The nation’s union for backstage and off-camera workers, the International Alliance of Theatrical Stage Employees, IATSE, has released its guidelines for restarting live theater in the age of COVID-19. IATSE’s instructions are the latest to offer a path forward, despite the lack of a timeline.
In IATSE’s plan, like other labor organizations, the union calls for an on-site compliance officer to enforce safety plans and collect employee concerns. Per the union’s guidance, diagnostic testing should be determined on a by-project basis, considering the uneven access to medical testing infrastructure countrywide. Daily symptom screenings are mandated, along with contact tracing in the event an employee is diagnosed with COVID-19.
While the union demands that those who have come into contact with someone with COVID-19 or contracted COVID-19 be removed from a project, IATSE also demands a reentry protocol along with paid sick leave for workers with symptoms awaiting diagnosis or in quarantine because of exposure.
To prevent the spread of the virus, the union calls for ramped-up ventilation, personal protective equipment (PPE), regularly disinfected restrooms, and heightened cleaning. The union also calls members to practice regular hand hygiene and maintain social distance, especially during food breaks.
To allow employers and employees to follow these new instructions, the union calls on regular education so all workers on a project can be consistent in adhering to the guidelines.
IATSE provides specific line-item mandates for stage doors, back of house, catering, restrooms, common areas, dressing rooms, hair and make-up, and front of house (including box office and ushers).
In an early-May joint press conference, union leaders from across the industry acknowledged that their field’s fate was reliant on each sector—actors would not be healthy without the health of stagehands, and vice versa.
“Here’s the reality: Because of the nature of the industry, arts and entertainment professionals may likely be some of the last workers able to return safely to their jobs,” said Liz Shuler in May. Schuler is the secretary-treasurer of the consortium of unions, AFL-CIO. “And when they do, they’re not going to be returning to ‘normal’; it’s going to be a very different approach to the industry. It’s going to change dramatically.”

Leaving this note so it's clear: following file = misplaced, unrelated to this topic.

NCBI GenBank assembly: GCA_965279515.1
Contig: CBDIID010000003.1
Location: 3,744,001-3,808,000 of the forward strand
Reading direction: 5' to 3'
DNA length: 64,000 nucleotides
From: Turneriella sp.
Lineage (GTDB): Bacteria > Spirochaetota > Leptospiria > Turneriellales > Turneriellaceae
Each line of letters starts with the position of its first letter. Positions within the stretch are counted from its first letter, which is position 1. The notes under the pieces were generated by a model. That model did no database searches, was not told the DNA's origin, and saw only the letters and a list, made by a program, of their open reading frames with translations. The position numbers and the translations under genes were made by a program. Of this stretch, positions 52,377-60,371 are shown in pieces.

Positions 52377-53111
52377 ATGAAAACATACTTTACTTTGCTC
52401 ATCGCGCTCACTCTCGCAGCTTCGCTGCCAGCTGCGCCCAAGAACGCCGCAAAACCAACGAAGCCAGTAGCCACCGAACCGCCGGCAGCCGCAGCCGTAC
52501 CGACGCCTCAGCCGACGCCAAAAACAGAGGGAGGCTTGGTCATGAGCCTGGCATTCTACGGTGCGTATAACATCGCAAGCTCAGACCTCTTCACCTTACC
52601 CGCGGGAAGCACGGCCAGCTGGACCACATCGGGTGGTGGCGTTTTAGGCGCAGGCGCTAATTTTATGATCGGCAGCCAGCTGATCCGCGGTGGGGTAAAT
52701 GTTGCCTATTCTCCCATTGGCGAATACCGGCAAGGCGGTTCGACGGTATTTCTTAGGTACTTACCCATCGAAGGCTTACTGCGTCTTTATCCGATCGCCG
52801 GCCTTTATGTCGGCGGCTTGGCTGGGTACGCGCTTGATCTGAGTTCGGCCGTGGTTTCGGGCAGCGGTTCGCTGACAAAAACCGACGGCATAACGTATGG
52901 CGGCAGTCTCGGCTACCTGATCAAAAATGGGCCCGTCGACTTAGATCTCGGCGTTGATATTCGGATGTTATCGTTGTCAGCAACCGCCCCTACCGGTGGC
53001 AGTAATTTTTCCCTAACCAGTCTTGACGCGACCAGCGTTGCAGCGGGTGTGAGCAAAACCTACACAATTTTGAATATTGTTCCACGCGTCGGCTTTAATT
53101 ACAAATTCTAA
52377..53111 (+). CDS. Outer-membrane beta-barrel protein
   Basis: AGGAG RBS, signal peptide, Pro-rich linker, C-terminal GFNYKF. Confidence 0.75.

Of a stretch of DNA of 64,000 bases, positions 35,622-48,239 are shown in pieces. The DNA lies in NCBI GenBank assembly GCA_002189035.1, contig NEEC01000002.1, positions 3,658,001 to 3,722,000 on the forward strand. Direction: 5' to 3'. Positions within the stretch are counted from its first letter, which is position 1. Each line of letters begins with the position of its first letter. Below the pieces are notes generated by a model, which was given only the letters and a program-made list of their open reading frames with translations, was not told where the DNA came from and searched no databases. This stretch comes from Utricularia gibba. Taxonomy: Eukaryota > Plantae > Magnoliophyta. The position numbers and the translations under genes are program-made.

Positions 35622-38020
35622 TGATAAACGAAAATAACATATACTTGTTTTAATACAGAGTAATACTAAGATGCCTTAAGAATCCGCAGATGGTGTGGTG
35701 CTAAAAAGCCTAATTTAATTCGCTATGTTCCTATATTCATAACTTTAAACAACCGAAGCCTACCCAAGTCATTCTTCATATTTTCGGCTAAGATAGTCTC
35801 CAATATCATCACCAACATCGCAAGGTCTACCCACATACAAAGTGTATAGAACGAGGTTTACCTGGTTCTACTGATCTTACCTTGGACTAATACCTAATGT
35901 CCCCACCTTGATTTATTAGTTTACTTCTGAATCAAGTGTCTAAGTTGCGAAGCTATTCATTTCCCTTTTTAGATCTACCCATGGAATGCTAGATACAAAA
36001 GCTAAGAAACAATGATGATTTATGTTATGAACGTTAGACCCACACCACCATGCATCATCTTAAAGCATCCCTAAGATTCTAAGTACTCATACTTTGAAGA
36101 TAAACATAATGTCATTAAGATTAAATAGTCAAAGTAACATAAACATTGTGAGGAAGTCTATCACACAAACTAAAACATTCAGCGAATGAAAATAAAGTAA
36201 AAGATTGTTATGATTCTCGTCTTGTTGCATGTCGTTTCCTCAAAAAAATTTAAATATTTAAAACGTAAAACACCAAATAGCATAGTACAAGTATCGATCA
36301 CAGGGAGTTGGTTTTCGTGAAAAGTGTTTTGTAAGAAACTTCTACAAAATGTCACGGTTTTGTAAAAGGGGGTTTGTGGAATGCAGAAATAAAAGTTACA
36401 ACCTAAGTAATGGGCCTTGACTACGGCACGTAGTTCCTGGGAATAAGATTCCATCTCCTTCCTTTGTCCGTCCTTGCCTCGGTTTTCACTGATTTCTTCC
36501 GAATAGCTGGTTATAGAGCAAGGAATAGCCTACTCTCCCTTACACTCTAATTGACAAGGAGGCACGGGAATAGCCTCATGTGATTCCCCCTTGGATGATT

Broadway, the nation’s trendsetting theatrical marketplace, has announced it will remain closed until 2021, marking a significant blow for the prospects of returning to normal for theater workers nationwide. Recently, Equity announced that only two theaters in Western Massachusetts have union permission to reopen.
In recent days, IATSE, which represents roughly 150,000 members, has been lobbying the Republican-controlled Senate to continue special unemployment funding for workers in industries that are unable to return, like theater.
In the absence of coherent national leadership, labor unions repping entertainment workers have become the most legitimate map-makers for the industry’s return after over five months of shutdown due to the virus. In recent weeks, Actors’ Equity, the union for stage actors and managers, and SAG-AFTRA, the union for media talent, have released guidelines for a safe reopening in their workplaces.
However, finding a way to reopen during a widespread pandemic of a respiratory virus is not easy for an industry that relies on social gatherings, physical proximity, and speaking loudly. Because of the complexity reopening theaters would require, Equity retained an Obama-era epidemiologist to safely advise them on the complicated science of reopening theaters. Among every union reopening plan, there are some common denominators: testing and enforcement.
For ongoing reporting on the pandemic’s effect on all aspects of the entertainment and acting business, visit Backstage’s Industry page.
If you’re an entertainer recently affected by coronavirus, check out our COVID-19 entertainer resource page.